Generally speaking, the container of the present invention comprises a container body; a top secured to said body; a pouring spout secured to said top and being nestable within said container body; a cover secured to said pouring spout, said cover having spout withdrawal means therewith; a weakened tear area located adjacent the juncture between said cover and said spout and permitting said cover to be removed from said spout; and a second weakened tear area located on said spout and being secured to an underside of said spout withdrawal means, said second weakened tear area being rupturable upon withdrawal of said spout so as to produce a vent thereat and permit continued easy withdrawal of said spout from its nested position.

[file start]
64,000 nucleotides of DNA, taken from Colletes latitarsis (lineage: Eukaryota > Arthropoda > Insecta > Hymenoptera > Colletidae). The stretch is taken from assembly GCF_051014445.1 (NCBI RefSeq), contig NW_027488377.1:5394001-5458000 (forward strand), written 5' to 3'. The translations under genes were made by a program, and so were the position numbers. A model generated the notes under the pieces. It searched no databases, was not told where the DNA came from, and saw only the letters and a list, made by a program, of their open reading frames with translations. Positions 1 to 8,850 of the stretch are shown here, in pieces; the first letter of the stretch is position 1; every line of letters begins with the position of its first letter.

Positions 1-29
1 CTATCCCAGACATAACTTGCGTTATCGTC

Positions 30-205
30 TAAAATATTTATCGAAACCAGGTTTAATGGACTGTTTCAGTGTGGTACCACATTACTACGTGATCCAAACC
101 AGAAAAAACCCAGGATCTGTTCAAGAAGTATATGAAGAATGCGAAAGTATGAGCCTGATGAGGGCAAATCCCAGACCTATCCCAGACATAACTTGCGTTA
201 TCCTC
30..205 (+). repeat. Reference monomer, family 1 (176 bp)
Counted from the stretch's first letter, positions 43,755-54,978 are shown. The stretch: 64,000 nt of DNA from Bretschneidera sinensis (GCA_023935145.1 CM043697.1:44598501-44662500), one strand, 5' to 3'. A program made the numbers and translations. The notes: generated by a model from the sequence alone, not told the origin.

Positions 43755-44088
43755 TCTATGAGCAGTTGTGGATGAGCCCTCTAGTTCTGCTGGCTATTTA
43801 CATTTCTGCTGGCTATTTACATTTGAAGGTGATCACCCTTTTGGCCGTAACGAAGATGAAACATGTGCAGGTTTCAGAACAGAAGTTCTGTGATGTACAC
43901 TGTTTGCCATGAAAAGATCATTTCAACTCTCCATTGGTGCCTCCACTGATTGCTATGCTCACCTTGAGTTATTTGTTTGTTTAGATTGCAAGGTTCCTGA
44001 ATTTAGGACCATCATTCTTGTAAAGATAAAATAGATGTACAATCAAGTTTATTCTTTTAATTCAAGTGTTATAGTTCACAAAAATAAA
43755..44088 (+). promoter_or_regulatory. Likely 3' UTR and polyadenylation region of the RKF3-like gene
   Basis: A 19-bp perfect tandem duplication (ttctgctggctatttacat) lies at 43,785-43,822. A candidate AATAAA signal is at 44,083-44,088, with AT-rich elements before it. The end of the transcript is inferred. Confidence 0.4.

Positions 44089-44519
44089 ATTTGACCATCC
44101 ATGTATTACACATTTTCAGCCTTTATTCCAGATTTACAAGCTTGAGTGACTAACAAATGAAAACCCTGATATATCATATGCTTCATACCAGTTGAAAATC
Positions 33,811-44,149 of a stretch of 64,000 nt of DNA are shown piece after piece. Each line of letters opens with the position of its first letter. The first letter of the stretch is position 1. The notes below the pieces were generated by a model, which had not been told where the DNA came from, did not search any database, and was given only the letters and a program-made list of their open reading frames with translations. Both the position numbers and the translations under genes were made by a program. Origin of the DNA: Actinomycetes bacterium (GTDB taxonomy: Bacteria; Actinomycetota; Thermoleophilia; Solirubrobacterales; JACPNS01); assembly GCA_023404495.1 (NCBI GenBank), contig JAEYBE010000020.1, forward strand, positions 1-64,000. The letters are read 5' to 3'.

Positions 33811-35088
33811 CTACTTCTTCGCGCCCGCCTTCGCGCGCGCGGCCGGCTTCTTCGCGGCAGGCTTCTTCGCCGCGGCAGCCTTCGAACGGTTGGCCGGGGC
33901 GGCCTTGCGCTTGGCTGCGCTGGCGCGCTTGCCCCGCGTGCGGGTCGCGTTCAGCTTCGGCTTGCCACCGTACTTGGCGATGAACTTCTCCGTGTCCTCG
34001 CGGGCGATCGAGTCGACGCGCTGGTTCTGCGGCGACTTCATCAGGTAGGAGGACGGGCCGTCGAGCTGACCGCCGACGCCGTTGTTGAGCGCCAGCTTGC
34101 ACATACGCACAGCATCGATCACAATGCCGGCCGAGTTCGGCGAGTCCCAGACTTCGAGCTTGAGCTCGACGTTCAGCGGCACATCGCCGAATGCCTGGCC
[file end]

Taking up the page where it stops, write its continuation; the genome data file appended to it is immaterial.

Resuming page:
More specifically, the container of the present invention in a preferred embodiment has a nestable spout that is integral with the container body and top, said spout being in a nested position when the container is full and withdrawable to a pouring position. During withdrawal of the spout, it is preferred, and perhaps necessary to provide a vent to ensure proper withdrawal of the spout. A cover provided atop the pouring spout is separatable therefrom along a first weakened tear area which permits removal of the cover from the spout in easy fashion. Adjacent the weakened tear area, a second tear area is provided that preferably extends longitudinally along the dispensing spout and is secured to an underside of the spout withdrawal means which commonly is a tab or the like. Initial lifting of the tab or withdrawal means causes the second weakened tear area to rupture longitudinally along the spout, whereby a vent is produced in a forward end of the spout. Continued pulling of the tab will thereafter cause the first weakened tear area to also rupture to facilitate removal of the cover from the end of the spout. Rupture of the first tear area occurs during or after withdrawal of the spout from its nested position so as to then permit dispensing of the contents of the container through the spout.